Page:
Photograph by Irving Penn for Vogue Magazine, 1993.
Enigmatic and elusive, defiant and fearless, designer Rei Kawakubo’s remarkable career has been characterized by avant-garde experimentation. Since founding Comme des Garçons in 1969, she remains the owner and creative force behind the label, producing collections that delight and confound. Surreal, deconstructed and cerebral, Kawakubo challenges convention by showing “what I thought was strong and beautiful. It just so happened that my notion was different from everybody else’s.”
Properly placed among Coco Chanel, Claire McCardell, Madeleine Vionnet and Cristóbal Balenciaga, Kawakubo’s influence and artistic innovation is unparalleled. She is truly a living legend.
“The main pillar of my activity is making clothes, but this can never be the perfect and only vehicle of expression. I am always thinking of the total idea, and the context of everything. Fashion alone is so far from being the whole story. It seems that with fashion, as with art, things are getting easier in one sense but at the same time it is getting harder to be stimulated about things or excite people. Without that impetus of creation, progress is not possible. All kinds of ways of expression are spreading out all over the place, information is overflowing, and it’s harder and harder to be excited about anything. In order to be stimulated or moved in the future, we probably have to go into space and look at our world from there.
What do I think is an unyielding spirit? It would be wonderful if everyone had it in equal measure. But it’s impossible. This defiant mentality can also be called the fight against absurdity and injustice and the power (authority) that thrives around it (that is rampant). One cannot fight the battle without freedom. I think the best way to fight that battle, which equals the unyielding spirit, is in the realm of creation. That’s exactly why freedom and the spirit of defiance is the source (fountainhead) of my energy.”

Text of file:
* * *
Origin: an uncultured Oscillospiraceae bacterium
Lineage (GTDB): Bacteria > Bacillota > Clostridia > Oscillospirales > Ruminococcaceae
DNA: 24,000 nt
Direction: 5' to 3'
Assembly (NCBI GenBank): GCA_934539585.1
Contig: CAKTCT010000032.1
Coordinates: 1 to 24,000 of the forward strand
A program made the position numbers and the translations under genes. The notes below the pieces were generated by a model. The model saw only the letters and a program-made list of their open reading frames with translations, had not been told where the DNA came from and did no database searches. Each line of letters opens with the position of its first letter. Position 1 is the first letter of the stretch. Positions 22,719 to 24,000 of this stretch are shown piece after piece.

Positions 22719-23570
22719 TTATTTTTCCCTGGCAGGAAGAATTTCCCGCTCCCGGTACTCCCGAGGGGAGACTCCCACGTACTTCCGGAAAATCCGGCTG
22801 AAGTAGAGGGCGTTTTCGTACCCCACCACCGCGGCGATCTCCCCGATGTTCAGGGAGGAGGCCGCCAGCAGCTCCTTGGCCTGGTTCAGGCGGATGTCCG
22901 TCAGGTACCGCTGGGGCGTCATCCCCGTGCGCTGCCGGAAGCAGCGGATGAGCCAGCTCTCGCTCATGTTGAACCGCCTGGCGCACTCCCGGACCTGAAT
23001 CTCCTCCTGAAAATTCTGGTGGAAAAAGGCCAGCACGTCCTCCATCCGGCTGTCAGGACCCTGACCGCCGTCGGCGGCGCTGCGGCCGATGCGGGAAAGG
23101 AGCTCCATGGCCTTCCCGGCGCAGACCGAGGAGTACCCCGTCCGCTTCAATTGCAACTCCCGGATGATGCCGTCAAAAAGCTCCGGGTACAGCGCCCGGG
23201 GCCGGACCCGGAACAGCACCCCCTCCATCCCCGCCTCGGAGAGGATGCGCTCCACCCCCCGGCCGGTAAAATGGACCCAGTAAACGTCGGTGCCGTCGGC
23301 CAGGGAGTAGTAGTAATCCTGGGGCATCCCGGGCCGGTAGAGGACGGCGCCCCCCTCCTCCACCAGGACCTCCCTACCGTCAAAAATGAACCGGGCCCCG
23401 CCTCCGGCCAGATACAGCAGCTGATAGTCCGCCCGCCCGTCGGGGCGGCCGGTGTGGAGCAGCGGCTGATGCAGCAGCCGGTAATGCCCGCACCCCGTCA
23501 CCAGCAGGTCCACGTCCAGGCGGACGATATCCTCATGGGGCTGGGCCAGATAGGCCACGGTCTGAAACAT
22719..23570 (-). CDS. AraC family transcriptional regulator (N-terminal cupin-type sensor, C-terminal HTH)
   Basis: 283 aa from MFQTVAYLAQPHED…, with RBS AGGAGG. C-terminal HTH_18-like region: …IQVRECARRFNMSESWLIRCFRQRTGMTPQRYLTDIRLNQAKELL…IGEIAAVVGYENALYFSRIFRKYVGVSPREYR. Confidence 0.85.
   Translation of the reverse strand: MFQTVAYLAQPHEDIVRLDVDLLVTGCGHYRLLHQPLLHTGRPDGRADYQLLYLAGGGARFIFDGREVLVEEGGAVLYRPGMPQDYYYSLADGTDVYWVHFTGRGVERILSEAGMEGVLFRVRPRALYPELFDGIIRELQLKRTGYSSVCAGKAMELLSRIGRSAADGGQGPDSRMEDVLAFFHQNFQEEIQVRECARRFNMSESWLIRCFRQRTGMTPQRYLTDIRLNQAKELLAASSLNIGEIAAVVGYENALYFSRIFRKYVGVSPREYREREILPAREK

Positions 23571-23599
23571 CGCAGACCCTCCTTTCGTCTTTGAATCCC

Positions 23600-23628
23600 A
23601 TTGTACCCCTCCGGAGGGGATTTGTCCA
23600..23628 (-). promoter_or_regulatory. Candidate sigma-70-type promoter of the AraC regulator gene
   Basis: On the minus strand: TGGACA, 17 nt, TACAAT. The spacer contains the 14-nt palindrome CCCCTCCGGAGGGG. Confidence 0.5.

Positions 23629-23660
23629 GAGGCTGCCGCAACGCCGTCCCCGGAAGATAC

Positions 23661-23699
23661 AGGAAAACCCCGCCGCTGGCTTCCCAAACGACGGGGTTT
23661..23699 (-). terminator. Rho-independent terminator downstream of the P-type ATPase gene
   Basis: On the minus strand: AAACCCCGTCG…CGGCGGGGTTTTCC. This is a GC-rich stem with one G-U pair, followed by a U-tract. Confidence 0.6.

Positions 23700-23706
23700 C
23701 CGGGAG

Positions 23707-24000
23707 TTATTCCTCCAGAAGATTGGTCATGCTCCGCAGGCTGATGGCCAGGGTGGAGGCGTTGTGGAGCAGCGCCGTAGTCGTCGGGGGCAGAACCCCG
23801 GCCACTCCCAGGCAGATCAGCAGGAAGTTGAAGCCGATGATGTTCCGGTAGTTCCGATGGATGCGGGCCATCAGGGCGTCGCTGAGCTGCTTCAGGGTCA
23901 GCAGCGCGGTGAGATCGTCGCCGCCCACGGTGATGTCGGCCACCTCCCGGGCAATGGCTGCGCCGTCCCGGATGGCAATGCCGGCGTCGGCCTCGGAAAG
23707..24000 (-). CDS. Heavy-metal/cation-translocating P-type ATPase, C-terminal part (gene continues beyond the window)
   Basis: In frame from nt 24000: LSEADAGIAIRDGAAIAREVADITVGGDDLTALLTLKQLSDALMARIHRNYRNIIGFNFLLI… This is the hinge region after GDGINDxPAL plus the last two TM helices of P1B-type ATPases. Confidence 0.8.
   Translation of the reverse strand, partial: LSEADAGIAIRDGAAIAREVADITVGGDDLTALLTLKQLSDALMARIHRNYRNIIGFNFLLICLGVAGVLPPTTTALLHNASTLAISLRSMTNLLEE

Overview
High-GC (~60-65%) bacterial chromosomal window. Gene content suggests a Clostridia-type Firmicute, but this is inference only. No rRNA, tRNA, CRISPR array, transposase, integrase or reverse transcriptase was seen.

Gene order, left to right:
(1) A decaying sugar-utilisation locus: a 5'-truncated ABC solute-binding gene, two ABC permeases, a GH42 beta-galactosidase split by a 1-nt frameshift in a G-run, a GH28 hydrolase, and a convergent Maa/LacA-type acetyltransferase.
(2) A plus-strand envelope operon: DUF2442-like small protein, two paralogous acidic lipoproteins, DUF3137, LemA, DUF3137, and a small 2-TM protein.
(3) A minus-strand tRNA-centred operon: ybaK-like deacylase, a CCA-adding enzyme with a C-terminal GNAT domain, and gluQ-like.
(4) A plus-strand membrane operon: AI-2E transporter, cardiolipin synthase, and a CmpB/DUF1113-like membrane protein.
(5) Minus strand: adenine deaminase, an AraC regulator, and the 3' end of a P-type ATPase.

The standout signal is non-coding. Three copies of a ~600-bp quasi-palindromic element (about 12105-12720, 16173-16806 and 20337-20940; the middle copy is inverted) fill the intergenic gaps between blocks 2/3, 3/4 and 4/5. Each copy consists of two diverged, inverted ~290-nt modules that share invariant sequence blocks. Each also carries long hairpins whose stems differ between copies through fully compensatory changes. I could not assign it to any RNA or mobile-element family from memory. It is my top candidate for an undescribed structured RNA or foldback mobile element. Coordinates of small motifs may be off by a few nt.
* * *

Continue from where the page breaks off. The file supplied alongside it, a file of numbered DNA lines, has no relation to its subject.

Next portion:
-Rei Kawakubo [via]
Dress from Body Meets Dress, Dress Meets Body collection (spring/summer 1997) [via]
“My design process never starts or finishes. I am always hoping to find something through the mere act of living my daily life. I do not work from a desk, and do not have an exact starting point for any collection. There is never a mood board, I do not go through fabric swatches, I do not sketch, there is no eureka moment, there is no end to the search for something new. As I live my normal life, I hope to find something that click starts a thought, and then something totally unrelated would arise, and then maybe a third unconnected element would come from nowhere. Often in each collection, there are three or so seeds of things that come together accidentally to form what appears to everyone else as a final product, but for me it is never ending. There is never a moment when I think, ‘this is working, this is clear.’ If for one second I think something is finished, the next thing would be impossible to do.
“Often the elements are completely disassociated in time and dimension. One might be an emotion, the next thing a pattern image, the third thing an object or a picture I have seen somewhere. I can never remember when and from where the elements come together in my head. I trust synergy and change. For fall 2012, I was thinking about no design being design, about very ordinary fabric (wool felt) being strong. Somehow, the two-dimension level of thinking became apparent.
“I do not feel happy when a collection is understood too well. For me, White Drama was too easily understood, the concept too clear. I feel better about fall 2012, because it wasn’t too clear, and some people assumed things it had nothing to do with, like the Internet age.
“The struggle to find something new gets more and more difficult with time and experience, so this time, for fall 2012, my feeling was to try to make a collection by doing very little.”
-Rei Kawakubo [via]
Dress from Body Meets Dress, Dress Meets Body Collection (spring/summer 1997) [via]